Under the law, the security cabinet is authorized to declare war. Dagan decided that Netanyahu’s order to strike Iran’s nuclear installations constituted a declaration of war. And so he said Netanyahu lacked the authority to order the attack. Perhaps afraid that he wouldn’t have the votes, perhaps afraid his plans would leak in the larger forum, Netanyahu stood down.
Pardo told Dayan that like Dagan, to get out of his dilemma of obeying Netanyahu’s order or resigning, he applied Dagan’s radical interpretation of the law to Netanyahu’s order.
Instead of resigning, or preparing the attack, Pardo said he went behind Netanyahu’s back to then-attorney-general Yehuda Weinstein, to get him to sign on to the Dagan-Pardo legal theory of what constitutes a declaration of war. And just as Pardo assumed would happen, Netanyahu stood down again.
Thanks to Pardo and Dagan, Iran’s nuclear expansion went on unimpeded. Thanks to Pardo and Dagan, then-US president Barack Obama had a clear path to negotiate his 2015 nuclear deal with the mullahs that gave them an open path to a nuclear arsenal by 2025 and $150 billion to finance their regional aggression.
Early last month, the media and opposition lawmakers expressed outrage when the Knesset amended the law for declaring war. Under the amended law, under certain extreme circumstances, the prime minister and defense minister are empowered to declare war without security cabinet approval.
The media and opposition lawmakers presented the amendment as an arbitrary move. Netanyahu, the commentators and opposition lawmakers insisted, was giving himself dictatorial powers.
Cabinet ministers were embarrassed into action.
Last week, they voted to freeze the amendment and retain all power to declare war, even in extreme circumstances, in the cabinet’s hands.
Given that the normal interpretation of the phrase, “power to declare war,” would not include “power to order a strike against an enemy state’s nuclear installations,” no one made the connection between the amended law and the subversive behavior of two Mossad directors. No one realized that the purpose of the amendment was to prevent insubordination at the top levels of the security community. No one realized that the move was a means to ensure Israel’s elected leaders have the minimal authority they require to order the military and the intelligence services to take actions they deem necessary to ensure the national security of Israel.
But now, with Pardo’s interview, and recalling Dagan’s subversive actions, the need for the amendment is obvious.
It is past time for Israel’s political leaders to rein in our generals. Israel withdrew from Gaza in 2005.
Israel’s civilian responsibility for Gaza ended the moment the last soldier shut the gate.
Hamas is not Israel’s enemy because it lacks money or electricity. It is Israel’s enemy because it is a jihadist terrorist group committed to the annihilation of the Jewish people. No amount of free electricity or medicine will change this basic truth.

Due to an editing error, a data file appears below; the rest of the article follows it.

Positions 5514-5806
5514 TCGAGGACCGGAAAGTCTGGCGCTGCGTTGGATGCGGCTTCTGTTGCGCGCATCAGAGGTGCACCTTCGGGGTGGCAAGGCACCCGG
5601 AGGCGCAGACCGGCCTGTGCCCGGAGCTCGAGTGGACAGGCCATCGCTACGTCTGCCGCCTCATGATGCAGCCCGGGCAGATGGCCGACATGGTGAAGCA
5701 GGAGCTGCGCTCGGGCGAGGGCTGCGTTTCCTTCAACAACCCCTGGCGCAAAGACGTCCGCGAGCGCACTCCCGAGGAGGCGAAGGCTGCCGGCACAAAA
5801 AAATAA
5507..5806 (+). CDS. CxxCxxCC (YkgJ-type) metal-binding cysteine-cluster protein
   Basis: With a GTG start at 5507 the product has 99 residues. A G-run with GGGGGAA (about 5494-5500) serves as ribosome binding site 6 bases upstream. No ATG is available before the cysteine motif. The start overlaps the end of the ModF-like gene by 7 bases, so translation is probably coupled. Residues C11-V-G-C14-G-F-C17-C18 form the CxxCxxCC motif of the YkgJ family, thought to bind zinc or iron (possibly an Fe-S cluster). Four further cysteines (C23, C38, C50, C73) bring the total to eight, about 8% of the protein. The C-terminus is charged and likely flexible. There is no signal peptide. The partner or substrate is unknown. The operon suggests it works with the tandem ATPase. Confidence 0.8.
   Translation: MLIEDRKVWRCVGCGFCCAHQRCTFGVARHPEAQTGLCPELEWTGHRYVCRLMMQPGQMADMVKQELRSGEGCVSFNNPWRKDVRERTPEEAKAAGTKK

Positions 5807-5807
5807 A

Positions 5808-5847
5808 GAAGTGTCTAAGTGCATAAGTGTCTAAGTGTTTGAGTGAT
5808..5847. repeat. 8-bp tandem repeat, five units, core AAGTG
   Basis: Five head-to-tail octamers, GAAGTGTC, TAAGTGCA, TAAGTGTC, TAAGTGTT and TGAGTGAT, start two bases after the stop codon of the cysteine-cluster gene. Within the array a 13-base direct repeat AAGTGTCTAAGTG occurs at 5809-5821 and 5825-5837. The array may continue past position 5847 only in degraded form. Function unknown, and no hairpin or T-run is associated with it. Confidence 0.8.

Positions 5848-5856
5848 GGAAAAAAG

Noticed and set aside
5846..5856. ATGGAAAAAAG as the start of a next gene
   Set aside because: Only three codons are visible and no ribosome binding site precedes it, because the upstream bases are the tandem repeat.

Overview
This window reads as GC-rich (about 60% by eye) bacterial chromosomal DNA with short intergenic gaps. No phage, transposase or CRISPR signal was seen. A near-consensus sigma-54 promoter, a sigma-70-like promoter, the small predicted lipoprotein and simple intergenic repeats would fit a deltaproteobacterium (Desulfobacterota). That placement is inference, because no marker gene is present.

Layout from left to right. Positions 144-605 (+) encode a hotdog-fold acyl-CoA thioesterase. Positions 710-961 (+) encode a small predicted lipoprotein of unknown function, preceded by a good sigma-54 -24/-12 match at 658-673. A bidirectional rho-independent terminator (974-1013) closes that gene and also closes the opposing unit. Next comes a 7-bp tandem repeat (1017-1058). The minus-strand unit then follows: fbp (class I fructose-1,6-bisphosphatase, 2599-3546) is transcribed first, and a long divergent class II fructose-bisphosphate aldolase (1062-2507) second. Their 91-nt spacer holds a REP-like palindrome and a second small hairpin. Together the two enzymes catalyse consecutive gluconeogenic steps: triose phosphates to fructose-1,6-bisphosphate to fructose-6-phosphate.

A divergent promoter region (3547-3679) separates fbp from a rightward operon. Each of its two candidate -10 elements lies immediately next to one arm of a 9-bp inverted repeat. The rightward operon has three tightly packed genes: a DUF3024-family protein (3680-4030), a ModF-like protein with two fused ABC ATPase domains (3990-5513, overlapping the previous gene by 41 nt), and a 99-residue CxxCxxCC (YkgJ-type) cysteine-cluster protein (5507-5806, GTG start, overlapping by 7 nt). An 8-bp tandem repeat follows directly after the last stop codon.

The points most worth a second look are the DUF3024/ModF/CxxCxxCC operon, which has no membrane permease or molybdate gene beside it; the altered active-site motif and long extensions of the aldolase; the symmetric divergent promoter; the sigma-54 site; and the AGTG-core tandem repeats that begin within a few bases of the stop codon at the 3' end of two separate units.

Hamas will not transfer the bodies of Israel’s fallen soldiers or release the Israelis it holds hostage because Israel gives it money or concrete. Hamas will not embrace Israel if Israel purifies the Gaza water supply which Hamas deliberately polluted by over-drilling.
The fact that the IDF General Staff hasn’t figured this out does not speak well of our generals’ cognitive capabilities.
In response to Pardo’s revelations, Public Security Minister Gilad Erdan told Israel Radio on Thursday morning, “It seems problematic to me that the head of the most secret security organization we have is describing the [national security] decision- making process. And the fact that he placed doubt in the legality of the orders he received from Israel’s prime minister seems deeply problematic to me.
Erdan added, “If security or intelligence officials began questioning their orders, I assume they did great damage to Israel’s deterrence. Everyone who undermined Benjamin Netanyahu’s ability to advance his policies toward Iran over time has been deeply wrong.”
Over the past several months, the IDF General Staff’s handling of Hamas’s offensive along the border, like its handling of this week’s rocket and mortar offensive, has been marked by a lack of creativity.
Rather than consider new ways to handle old threats, the IDF repeated the tactics it has used to inconclusive ends for the past decade.
As for Iran, Netanyahu’s revelation of the Mossad’s stunning capture of Iran’s nuclear archive makes clear that Mossad officers have the capacity to do the impossible. Had Dagan and Pardo unleashed those capabilities in 2010 and 2011 rather than subverting Netanyahu’s authority, there is every reason to believe that Iran would not constitute the multidimensional threat to Israel it poses today.
Lt. Goldin’s parents, Simcha and Leah Goldin, told reporters this week that if the cabinet would simply implement its own decision to hold terrorists’ bodies, they would have had no need to petition the High Court against it.
They are right, and not just about the bodies of terrorists.
The cabinet – and the Knesset – must take ameliorative action against the security brass to end their subversion of our duly elected leaders. A first step in that direction would be to unfreeze the amendment to the war declaration law and give the prime minister and defense minister the ability to stand up to insubordinate commanders.
Reprinted with author’s permission from The Jerusalem Post